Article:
The world at your fingertips

JPCT 150713 Alan Stainer. Photo by Derek Martin

JPCT 150713 Alan Stainer. Photo by Derek Martin

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When Sir Tim Berners-Lee first wrote a proposal in 1989 that would become the foundation of the world wide web we know today, the world took a giant leap forwards. The information age has expanded our horizons beyond measure, while at the same time making the world seem a much smaller place to live in.

Let’s take a look at some of the things you can do, armed with just a computer (of any description) and an internet browser.

Searching the internet is vital to its success. How else can you find the websites with all the answers you seek? Search is a big business and is changing all the time. Today search queries are becoming more complex and the results more intelligent. Not only can you type your questions in, but with speech recognition software behind it all, you can just ask as well. That is a driving factor behind search engines getting better at understanding natural language and related searches. For instance, if you say “Okay Google” to your computer (using Google Search obviously) and ask it how high Mount Everest is, you will get an answer. If you then ask, “Where is base camp?” It will give you the location of the base camp for Mount Everest. Clever stuff.

Now of course the internet does not begin and end with search. Search is there to help us find the things we are looking for. So what exactly can you do?

With increasing broadband speeds and bandwidth, video is taking the world by storm. As well as being able to watch ‘regular’ TV using services like BBC iPlayer, Netflix and the like, you can watch videos created by ‘regular’ people too. Anyone with a webcam, smartphone or camcorder can record a film and upload it to sites like YouTube and Vimeo. It isn’t just entertainment that gets recorded either, but instructional videos, discussions and news too. Think about all of the famous (and infamous) moments in recent history that have been captured on a phone and gone viral. Then of course there are people who base their careers on vlogging.

Vlogging is a bit like blogging, but with video. So where as a blog is a ‘web log’ a vlog is a ‘video log.’ Both can be amazing sources of information. I follow a vlog called Whiteboard Friday, which is all about SEO (Search Engine Optimisation), where as my kids follow one all about Minecraft. The subjects available are as diverse as the people that create them. I blog myself at my own website (https://www.alansitsolutions.com/blog/), writing guides and tutorials to help anyone that needs it. Again the subjects available are limitless. If you like horses, I would recommend http://www.jeanniesequestrianworld.co.uk/ for instance.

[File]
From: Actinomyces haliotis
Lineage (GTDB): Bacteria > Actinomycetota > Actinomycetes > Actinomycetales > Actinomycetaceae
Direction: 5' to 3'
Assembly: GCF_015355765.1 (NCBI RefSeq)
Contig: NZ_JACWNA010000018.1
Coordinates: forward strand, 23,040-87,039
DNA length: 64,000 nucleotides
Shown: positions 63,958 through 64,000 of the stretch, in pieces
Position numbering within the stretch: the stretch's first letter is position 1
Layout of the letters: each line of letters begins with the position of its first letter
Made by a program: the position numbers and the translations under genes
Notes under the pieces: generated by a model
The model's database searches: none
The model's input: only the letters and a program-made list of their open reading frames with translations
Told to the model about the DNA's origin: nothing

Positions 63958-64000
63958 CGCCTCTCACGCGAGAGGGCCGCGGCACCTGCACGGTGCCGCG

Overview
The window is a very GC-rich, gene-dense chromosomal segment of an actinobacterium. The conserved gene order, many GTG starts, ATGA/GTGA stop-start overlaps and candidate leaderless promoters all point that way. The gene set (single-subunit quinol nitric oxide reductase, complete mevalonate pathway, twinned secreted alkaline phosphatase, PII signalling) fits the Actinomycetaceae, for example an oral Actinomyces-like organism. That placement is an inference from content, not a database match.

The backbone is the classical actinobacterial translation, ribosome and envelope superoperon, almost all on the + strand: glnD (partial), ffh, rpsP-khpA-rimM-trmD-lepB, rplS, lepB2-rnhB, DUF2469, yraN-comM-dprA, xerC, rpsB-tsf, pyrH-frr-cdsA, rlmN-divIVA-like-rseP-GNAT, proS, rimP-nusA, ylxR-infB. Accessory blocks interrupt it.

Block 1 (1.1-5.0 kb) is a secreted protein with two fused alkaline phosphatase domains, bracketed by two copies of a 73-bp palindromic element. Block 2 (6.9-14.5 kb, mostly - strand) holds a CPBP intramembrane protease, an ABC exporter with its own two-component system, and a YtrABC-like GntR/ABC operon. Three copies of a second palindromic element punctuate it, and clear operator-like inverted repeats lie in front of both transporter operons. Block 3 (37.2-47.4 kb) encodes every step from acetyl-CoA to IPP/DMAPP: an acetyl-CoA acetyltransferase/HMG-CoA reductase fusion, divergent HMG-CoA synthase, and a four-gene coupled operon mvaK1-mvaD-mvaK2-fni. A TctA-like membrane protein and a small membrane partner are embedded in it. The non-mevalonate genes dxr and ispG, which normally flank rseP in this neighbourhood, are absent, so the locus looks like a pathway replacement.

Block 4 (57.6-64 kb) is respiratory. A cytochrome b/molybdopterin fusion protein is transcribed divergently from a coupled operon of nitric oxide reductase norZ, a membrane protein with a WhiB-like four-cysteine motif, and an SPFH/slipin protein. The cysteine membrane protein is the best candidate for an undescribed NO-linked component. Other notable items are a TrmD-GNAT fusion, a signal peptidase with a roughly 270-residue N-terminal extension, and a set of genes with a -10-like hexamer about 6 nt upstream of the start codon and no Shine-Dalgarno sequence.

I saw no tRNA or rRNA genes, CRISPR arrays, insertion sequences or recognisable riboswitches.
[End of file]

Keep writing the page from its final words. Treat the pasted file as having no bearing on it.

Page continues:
It would be remiss of me not to mention social media. It is a large part of so many lives, helping to bring people together from across the world. Where search helps us connect with websites, social media helps us connect with people. Each network has a different culture, but they all make it possible to communicate freely. It isn’t just idle chit chat either. If you join a community or group based around an interest, you can find a wealth of information and have in depth discussions with people you may never have met in real life. It isn’t just text either. Sites like Pinterest and Instagram are all about the images. Google+ goes further still by allowing people to have video conferences (Hangouts) with anyone in the world. You can even broadcast them (Hangout On Air) and save them for later consumption on YouTube. I have seen live demonstrations and discussions on cooking, body art, politics, social media, music... You name it and there is probably a Hangout On Air about it.

Lastly, but by no means least… productivity software. I write my column using Google Drive (https://www.google.co.uk/drive/), but I could have chosen Microsoft Office online (https://www.office.com/), or Quip (https://quip.com/) or one of many sites that offer similar services. You can write documents, create spreadsheets, presentations, edit photos and videos… all online. The traditional view of computing is that you install software onto the computer in order to do anything, but these days that is not necessary. Just sign up online and it is all at your fingertips via ‘web apps’. What is more, you are always guaranteed to be using the latest version!

Alan Stainer

https://www.alansitsolutions.com